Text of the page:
The lesions seen in the treated group at slaughter showed that 65.5% (n=19) were exhibiting signs of recovery indicated by fibrotic scar lesions while 34.5% (n=10) had lesions typical of active disease at various stages. This study also showed that 34.5% of the treated cattle had lesions of active CBPP. Of these 70% (n=7) had acute CBPP and 30% (n=3) had chronic lesions with sequestra of various sizes. The presence of sequestra indicates the transition of the disease into chronic phase which is known to be the probable cause of perpetuation of the disease where it exists. This finding is in contrast with the findings of Niang et al. (2010) who showed that none of the cattle treated with oxytetracyclinedeveloped sequestra.
 
The demonstration of Mmm colonies in pathological lesions from the treated group and the eventual confirmation using PCR indicate the presence of viable pathogen. This shows that these animals could still transmit the disease to susceptible individuals in the herd. This is in agreement with Yaya et al. (2004) who stated that the presence of Mmm in oxytetracycline treated individuals could still pose a risk of disease spread in the herds.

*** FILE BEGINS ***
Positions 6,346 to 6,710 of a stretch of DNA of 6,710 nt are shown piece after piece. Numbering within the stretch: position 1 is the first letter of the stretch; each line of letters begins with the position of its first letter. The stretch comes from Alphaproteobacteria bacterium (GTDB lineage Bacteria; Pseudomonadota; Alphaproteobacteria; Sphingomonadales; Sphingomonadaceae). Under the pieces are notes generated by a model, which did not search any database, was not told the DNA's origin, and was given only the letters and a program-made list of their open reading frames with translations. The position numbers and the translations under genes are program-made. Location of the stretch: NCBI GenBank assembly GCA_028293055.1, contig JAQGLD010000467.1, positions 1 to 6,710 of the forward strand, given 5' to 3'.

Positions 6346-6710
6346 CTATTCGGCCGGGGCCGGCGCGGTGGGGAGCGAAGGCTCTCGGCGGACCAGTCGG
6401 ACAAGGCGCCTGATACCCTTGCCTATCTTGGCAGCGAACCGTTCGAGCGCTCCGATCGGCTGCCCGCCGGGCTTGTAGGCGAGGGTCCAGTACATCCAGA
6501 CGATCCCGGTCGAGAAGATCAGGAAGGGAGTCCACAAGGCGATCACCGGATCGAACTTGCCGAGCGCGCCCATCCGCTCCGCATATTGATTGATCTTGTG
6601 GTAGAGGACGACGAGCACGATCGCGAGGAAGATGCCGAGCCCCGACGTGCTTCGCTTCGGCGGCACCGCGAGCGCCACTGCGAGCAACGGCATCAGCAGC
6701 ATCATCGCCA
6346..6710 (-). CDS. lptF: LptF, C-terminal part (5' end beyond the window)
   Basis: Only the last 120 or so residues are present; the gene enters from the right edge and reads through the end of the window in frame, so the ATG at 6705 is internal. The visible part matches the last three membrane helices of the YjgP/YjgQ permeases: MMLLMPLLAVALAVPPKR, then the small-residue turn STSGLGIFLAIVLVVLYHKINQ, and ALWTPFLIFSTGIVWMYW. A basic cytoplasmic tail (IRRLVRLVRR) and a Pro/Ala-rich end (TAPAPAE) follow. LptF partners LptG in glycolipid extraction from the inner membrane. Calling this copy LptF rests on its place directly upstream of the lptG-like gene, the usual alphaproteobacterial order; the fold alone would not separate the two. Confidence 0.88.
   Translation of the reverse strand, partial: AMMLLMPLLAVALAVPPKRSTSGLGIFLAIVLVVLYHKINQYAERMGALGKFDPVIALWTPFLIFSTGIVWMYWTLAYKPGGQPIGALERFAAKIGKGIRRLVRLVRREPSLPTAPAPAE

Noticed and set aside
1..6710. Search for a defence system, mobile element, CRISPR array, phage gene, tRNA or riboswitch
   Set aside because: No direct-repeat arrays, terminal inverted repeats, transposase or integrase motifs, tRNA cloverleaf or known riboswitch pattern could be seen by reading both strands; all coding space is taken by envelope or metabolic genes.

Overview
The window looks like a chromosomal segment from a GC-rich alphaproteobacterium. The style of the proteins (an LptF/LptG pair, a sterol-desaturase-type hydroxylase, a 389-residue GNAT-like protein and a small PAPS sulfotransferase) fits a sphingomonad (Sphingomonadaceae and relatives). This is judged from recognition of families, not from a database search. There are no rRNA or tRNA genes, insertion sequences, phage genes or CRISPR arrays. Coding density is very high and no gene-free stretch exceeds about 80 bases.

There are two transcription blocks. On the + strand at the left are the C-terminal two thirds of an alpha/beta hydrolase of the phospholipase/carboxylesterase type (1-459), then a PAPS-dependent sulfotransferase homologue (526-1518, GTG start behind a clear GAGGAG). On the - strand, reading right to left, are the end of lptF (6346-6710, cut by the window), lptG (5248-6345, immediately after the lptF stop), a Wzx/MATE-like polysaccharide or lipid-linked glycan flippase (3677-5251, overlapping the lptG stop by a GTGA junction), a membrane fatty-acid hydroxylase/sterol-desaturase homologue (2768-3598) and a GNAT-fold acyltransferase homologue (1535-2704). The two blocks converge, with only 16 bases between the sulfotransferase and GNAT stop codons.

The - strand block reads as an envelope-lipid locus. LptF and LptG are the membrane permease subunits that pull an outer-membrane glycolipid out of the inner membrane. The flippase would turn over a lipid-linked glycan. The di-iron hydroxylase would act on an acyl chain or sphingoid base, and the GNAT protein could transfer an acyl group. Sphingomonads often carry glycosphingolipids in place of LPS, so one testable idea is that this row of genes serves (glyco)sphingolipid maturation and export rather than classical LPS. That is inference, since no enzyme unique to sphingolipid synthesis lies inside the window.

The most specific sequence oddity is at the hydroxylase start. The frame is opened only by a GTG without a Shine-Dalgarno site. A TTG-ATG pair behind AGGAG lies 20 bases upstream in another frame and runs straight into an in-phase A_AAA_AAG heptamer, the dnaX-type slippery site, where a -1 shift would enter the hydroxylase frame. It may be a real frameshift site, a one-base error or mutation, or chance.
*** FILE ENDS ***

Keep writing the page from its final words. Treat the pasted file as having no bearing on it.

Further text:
The observation of effective minimum inhibitory concentrations (MIC) by Mitchell et al. (2012) of some antibiotics including oxytetracycline on the growth of Mmm in biological matrices demonstrates their chemical effect in vivo. In vitro however, the concentration of Mmm is in many body fluids and tissues and the mycoplasmastatic effect of oxytetracyclinemay possibly not affect all the available pathogens. This could explain the observations made in this particular study.


 CONCLUSION

This observation study has shown that the effects of oxytetracycline treatment of naturally infected CBPP cattle in a herdis inconclusive and still requires further study. It has however shown that healing in some animals is possible.


 CONFLICT OF INTERESTS

The authors have not declared any conflict of interests.